If your back hurts because of excessive breast weight or you’re having a hard time working out or playing sports, it might be that your breasts are too big for your body. While large breasts are in high demand, they have their drawbacks. Skin irritation, neck and back pain, and poor self-esteem are common complaints among women with big breasts. A breast reduction can help solve all these problems. In rare cases this procedure can be done on the NHS, but you won’t be able to choose your surgeon and the quality of the job might not meet your expectations.
Breast reduction is becoming more and more popular. Last year, the demand for this procedure increased by 11 percent. In 2014 more than 114,470 women in the US alone underwent breast reduction surgery.
Reductive mammoplasty (or breast reduction) aims to reduce the size and volume of large breasts. It has physical, mental, and aesthetic benefits, leading to improved body proportions and increased confidence. Women who undergo this procedure are very satisfied with the results.
Most patients enquire about this procedure because they’re either struggling with back, neck, or shoulder pain, or feel that their breasts are too large compared to their body frame. In some rare cases, one breast is larger than the other and the patient might prefer to reduce the size of the biggest one instead of increasing the size of the smallest. Surgery can help fix breast asymmetries, leading to a more streamlined bust.
This procedure can be performed at any age (18 years old minimum), ideally after puberty when breast development is complete. If you’re obese or overweight, it’s recommended you address your diet and exercise before undergoing surgery, because losing weight can reduce the breast size as well as reducing the surgical risks.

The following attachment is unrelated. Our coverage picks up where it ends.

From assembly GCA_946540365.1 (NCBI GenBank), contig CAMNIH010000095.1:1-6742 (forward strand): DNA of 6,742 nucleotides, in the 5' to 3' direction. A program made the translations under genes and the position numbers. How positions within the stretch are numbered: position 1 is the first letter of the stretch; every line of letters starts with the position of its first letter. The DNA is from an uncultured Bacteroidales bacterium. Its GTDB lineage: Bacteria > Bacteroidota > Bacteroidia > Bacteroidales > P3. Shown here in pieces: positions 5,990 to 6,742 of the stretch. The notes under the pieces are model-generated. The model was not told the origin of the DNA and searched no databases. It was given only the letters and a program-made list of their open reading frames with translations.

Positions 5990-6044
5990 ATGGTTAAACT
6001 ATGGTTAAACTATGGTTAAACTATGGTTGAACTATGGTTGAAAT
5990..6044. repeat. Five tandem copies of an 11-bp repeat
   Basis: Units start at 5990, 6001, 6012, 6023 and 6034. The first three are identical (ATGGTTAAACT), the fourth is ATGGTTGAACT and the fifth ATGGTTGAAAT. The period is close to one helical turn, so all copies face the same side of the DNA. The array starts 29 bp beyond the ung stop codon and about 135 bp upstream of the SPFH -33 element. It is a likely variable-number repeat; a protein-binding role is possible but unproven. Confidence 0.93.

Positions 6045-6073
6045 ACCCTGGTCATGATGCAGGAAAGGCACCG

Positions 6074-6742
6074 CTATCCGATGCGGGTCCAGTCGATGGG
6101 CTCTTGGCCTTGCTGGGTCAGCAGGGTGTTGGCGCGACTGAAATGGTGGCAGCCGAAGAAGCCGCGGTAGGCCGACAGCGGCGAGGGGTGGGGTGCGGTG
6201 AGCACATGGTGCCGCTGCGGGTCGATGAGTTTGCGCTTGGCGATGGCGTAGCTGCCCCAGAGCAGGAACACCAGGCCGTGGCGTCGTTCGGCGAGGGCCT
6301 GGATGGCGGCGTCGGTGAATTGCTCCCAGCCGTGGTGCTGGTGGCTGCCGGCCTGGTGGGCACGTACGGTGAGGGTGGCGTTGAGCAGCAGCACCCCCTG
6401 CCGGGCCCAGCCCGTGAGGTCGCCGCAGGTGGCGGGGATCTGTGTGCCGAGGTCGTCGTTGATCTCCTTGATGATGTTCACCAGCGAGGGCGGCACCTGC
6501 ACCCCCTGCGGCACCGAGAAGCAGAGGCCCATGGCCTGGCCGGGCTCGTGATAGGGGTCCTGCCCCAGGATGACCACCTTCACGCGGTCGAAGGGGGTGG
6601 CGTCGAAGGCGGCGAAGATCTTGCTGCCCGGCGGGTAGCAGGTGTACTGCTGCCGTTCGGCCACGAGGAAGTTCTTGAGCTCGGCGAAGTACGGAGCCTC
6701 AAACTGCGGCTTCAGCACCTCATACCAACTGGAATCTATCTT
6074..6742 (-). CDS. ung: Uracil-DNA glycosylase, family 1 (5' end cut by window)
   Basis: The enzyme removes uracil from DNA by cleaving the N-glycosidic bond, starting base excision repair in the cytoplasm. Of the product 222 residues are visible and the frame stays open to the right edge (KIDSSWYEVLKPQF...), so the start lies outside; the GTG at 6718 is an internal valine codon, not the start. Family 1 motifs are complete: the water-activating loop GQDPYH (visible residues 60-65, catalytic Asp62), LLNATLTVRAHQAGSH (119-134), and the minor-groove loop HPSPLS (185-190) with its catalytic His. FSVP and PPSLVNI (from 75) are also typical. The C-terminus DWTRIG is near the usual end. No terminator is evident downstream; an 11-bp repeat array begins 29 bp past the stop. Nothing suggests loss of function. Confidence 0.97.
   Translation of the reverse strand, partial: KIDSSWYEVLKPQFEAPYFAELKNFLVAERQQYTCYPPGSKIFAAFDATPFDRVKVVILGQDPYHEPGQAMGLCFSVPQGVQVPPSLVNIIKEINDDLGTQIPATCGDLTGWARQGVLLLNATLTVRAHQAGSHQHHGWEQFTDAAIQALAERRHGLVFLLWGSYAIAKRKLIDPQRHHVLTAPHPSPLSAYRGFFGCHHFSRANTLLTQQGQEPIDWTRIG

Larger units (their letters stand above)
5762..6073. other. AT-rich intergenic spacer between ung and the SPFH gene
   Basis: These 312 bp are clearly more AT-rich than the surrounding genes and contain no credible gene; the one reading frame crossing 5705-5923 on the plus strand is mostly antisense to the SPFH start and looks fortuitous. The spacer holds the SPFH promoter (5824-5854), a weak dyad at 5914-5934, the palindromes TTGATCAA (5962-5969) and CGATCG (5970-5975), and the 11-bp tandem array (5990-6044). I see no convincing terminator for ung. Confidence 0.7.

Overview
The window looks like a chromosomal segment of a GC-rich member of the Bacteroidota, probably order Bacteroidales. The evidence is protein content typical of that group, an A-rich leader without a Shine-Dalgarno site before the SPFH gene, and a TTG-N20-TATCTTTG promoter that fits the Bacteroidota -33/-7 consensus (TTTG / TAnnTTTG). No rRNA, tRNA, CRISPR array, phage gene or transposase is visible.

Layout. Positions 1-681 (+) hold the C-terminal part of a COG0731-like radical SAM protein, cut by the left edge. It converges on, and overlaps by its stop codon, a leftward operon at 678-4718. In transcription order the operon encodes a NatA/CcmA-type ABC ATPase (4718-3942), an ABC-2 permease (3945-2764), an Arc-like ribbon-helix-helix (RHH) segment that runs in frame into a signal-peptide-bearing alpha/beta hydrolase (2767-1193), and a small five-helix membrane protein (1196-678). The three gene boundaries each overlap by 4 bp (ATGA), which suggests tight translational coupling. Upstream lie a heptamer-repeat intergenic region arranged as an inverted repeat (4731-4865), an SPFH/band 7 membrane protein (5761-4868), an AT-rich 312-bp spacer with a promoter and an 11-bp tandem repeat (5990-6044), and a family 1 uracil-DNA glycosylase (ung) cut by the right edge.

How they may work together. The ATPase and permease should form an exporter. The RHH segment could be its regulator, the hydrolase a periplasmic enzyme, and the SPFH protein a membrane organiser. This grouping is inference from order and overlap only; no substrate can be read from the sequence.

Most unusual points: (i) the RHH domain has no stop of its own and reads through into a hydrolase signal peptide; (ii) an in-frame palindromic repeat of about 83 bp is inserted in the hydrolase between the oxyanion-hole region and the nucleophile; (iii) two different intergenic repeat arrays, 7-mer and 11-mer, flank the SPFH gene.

Generally, the surgery takes between 2 to 4 hours, and it requires general anaesthesia. Patients must have a mammography done and stop taking certain drugs (such as antidepressants and birth control pills) before surgery. All these specifics will be discussed with the surgeon on the day of consultation.
The specific technique used to reduce breast size can vary depending on the volume of the breast tissues to be removed. Most surgeons will first make small incisions around the areola and from the areola to the breast’s lower ridge. In this way, is possible remove excess fat, skin, and other tissues, and subsequently reposition the nipple. The incisions will be stitched up and the wound will be covered in gauze dressings.
After surgery, patients are required to wear surgical bras. The post-operative discomfort is moderate. You will also receive painkillers and other medications for faster healing.
This procedure generally doesn’t require an overnight stay. Most patients are able to return to work within one week, and to exercise within 6 to 8 weeks.
In the first couple of days, your breasts will feel sensitive and tender. Some patients may experience mild swelling or bruising. Any scars you may have after surgery will fade over time. Most of the swelling is gone after 6 weeks or so.
For proper healing, wear a soft support bra for up to one month after removing your bandages. Absolutely avoid underwire bras, due to the excessive pressure on the wound. Our team will provide you with two bras that will help reduce discomfort while ensuring optimal support.
In general, it takes about 6 to 12 months for your breasts to achieve the desired shape. Beware that pregnancy, weight loss, and hormonal fluctuations may interfere with the results of surgery.
Once you have this procedure done, exercising will get a lot easier. In a recent survey, women who underwent breast reduction surgery said that they felt more motivated to work out and maintain a healthy weight now that their breasts were smaller. Plus, back pain and aches will be just a bad memory.
The patient will undergo general anaesthesia with injections of local painkillers.
A Mastopexy require at least two hours, but may be necessary prolong the procedure up to four hours, due to the amount of tissue removed and the time spent suturing the wounds.
1 to 2 weeks, depending on the pain experienced.
2 to 3 months.
You should avoid physical activity for a minimum of one month, longer if you are healing slowly. The upper part of your body will need some time to recover and exercise could spoil the results.